BRENT WADDENby Maggie Barrett
Mitchell-Innes & Nash | April 23 – May 30, 2015
Stand inches away from a Brent Wadden canvas and the work takes on a similar monumentality to a Clyfford Still painting. The edge of a given shape seems to drop into a bottomless void. A few steps back, however, with the canvas in full view, these shapes form a pattern—those canyons are now part of a flat surface without depth. From this distance the eye skates from swatch to swatch, absorbing the variation in surface color and texture. All of the eight works on view oscillate, at times assuming the flat surface of a geometric design, at others, the depth of a landscape.
Brent Wadden is a Vancouver and Berlin-based artist who has shown work in Berlin for nearly a decade; this is his first solo show in New York. He works on a loom to create geometric woven “paintings.” All the works on view are large-scale weavings, measuring six square feet at the smallest. Each uses a pared-down palette, including three or four colors. His titles, like “Blue Wine” or “Tangerine Teal,” straightforwardly refer to the palette in the work, reflecting the artist’s emphasis on formal over conceptual concerns. The weavings are tight and methodical. It is hard to know while looking at them if they were made by human labor or a machine, but the occasional imperfections—a bulge or a gap in the weaving—hint toward the former.
The bulky seams that join the panels emphasize the work’s handmade quality. “Avocado Salmon” (all 2015) for example, is a medley of pinks and beiges. The pinks form a mountain range across a beige sky that is then inverted in the lower panel; in the bottom third of the canvas, the mountainous forms appear as reflections. The different shades of pinks and beiges lend the work lightness. At times the canvas feels more opaque and at other times, more translucent. The avocado green referred to in the title only occurs in the seam that joins the middle panel to the top one. Its unique color in the composition calls attention to itself, and is roughly hewn. Because it runs horizontally across the painting, it creates a horizon line in the image. But it also functions to give the painting a physical presence: the seam looks like something you might see on a duffel bag at an army surplus store, reinforced and strong. This seam is the crux of the work: it is the moment in which the oscillation between monumental scale and geometric pattern occurs. It is because of the seam that the work can be large, but its roughness and color pulls the viewer out of the illusion that this could be a landscape and onto the surface of the painting. The seams thus emphasize the craftwork and labor behind the paintings.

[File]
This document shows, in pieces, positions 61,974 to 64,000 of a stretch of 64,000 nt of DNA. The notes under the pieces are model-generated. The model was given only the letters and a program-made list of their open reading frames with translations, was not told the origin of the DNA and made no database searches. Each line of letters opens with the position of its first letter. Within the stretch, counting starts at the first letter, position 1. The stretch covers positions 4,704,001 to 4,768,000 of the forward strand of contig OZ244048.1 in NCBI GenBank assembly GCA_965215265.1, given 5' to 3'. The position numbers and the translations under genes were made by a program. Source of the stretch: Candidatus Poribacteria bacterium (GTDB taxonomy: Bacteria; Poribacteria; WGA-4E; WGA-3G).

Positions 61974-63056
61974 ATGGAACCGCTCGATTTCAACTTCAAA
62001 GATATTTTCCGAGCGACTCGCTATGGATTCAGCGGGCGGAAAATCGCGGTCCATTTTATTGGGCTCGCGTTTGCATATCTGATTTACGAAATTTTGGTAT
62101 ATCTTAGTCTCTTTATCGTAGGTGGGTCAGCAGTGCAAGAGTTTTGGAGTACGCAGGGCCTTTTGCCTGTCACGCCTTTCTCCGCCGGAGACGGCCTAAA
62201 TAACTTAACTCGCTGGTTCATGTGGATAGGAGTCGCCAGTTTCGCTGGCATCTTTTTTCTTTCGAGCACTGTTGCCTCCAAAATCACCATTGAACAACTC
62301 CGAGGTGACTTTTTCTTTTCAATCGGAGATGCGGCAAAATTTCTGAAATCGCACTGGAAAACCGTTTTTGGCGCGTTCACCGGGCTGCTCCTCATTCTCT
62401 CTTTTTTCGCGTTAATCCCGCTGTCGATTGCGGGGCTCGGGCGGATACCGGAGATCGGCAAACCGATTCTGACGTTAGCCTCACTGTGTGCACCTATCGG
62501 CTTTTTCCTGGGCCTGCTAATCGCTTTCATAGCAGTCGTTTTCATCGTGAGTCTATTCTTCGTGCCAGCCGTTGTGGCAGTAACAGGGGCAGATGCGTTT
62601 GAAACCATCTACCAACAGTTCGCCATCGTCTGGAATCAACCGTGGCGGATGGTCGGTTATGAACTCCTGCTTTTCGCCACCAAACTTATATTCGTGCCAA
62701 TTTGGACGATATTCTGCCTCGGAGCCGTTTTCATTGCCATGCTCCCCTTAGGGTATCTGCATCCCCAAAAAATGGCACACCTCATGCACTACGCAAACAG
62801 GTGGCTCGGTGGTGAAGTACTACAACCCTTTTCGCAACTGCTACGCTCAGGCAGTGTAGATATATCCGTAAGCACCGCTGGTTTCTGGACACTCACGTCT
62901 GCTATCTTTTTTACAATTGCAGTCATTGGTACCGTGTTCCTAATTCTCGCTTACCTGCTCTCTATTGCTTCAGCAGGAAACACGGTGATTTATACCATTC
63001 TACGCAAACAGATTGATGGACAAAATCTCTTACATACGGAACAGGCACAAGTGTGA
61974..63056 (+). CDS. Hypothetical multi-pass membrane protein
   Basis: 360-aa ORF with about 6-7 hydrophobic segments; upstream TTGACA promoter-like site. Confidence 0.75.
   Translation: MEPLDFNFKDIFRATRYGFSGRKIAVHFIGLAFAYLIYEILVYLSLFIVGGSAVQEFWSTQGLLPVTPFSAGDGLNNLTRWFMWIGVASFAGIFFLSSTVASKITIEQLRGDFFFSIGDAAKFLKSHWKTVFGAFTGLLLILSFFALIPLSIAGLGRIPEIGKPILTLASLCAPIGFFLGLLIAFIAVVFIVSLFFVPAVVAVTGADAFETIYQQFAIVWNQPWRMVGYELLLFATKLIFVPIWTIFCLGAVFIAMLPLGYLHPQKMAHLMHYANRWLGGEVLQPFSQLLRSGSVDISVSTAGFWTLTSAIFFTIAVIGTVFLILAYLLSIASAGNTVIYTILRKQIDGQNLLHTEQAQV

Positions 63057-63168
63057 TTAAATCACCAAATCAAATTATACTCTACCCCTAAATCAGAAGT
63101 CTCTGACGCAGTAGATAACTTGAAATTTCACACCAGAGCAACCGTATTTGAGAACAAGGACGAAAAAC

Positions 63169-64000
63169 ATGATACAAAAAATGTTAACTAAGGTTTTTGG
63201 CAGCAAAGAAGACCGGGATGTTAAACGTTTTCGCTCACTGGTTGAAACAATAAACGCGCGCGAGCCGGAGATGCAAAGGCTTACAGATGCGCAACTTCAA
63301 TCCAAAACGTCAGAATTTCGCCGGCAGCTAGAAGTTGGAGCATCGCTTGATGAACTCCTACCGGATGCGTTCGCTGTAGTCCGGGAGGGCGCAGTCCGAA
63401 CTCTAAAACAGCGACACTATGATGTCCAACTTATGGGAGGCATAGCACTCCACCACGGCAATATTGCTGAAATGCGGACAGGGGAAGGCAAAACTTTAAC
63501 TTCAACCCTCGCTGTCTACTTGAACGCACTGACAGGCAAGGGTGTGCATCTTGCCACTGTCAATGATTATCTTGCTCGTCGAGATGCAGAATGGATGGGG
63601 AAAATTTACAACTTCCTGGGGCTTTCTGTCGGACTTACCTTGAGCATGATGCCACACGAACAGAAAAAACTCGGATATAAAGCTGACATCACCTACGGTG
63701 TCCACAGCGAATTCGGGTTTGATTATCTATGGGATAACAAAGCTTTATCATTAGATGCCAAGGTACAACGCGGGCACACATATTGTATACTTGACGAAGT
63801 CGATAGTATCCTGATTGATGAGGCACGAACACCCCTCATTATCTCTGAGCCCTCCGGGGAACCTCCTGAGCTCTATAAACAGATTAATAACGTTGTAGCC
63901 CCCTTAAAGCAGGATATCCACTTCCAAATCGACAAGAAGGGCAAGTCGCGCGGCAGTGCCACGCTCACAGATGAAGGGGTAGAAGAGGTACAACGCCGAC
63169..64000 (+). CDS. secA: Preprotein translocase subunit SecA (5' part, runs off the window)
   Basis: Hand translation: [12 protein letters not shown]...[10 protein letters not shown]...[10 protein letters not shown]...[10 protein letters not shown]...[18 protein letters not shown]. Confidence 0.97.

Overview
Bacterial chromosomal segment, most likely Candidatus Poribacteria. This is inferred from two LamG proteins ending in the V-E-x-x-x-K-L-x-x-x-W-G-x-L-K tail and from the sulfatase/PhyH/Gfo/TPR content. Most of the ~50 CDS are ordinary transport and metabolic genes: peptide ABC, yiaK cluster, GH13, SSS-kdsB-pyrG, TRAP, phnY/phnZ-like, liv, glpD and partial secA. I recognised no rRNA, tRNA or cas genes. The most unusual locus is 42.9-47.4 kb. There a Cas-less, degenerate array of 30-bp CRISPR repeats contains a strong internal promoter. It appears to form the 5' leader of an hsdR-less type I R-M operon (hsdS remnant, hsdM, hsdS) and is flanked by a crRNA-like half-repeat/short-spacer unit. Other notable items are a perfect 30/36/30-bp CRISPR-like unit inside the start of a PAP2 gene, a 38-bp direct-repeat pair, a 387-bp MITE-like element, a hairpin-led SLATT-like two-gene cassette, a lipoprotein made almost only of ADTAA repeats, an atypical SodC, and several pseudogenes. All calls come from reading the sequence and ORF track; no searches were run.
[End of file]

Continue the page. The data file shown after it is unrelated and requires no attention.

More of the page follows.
The tightness of the weaving similarly pulls the viewer close to examine Wadden’s handiwork. The weft is narrow, not wider than a quarter inch in most places. The tight and intimate quality of the weaving defies any physical expressiveness that an Abstract Expressionist painting would have: these works are slow and meditative and there is no sense of speed. The repetitive mode of creation invokes a Buddhist Thangka painting that can also be large in scale but made up of tiny components. A Thangka painting, too, does not contain the personal expression of the artist; it is, rather, a form of meditation and the paintings are the result. The meditative quality in Wadden’s work imbues the canvases with a similar restraint rather than exuberance.
“Big BW” is a composition of six black triangles held in place by six white triangles. From across the room, the viewer sees the six central forms and their imperfect angles—the shades of whites and blacks, the intentional mismatching of the panels. But it is up close that the joy occurs in the viewing. A pilled fabric completes the middle white shape that differs in texture from the rest of the whites in the piece. One soon notices that the black forms, too, are woven of many varied yarns, at times specked with yellows, reds, and blues, at others pitch-black, velvety, or double-knotted. The tiny details one can spot by slowly looking— such as the barely visible red thread in the bottom white form—is a similarly meditative experience one imagines occurs in the making.
Last spring, Wadden was included in a group show at Pace Gallery, curated by Nicolas Trembly, titled Mingei: Are You Here? The exhibition presented traditional objects rediscovered during the Japanese folk art movement of the 1920s, known as Mingei, which celebrated the rustic imperfections of handmade objects. The movement occurred in post-industrialized Japan as a reaction to the values of the day: speed and technological advancements. The works in the Mingei show—made by a range of rural artisans in pre-industrialized Japan to contemporary artists such as Anni Albers and N. Dash—shared a quiet steadiness that is the result of slow labor. Brent Wadden’s work, too, has a serenity imbued in it that is a welcome change of pace from our speedy city. A trip to see the show requires the viewer to slow down and take in this slow work.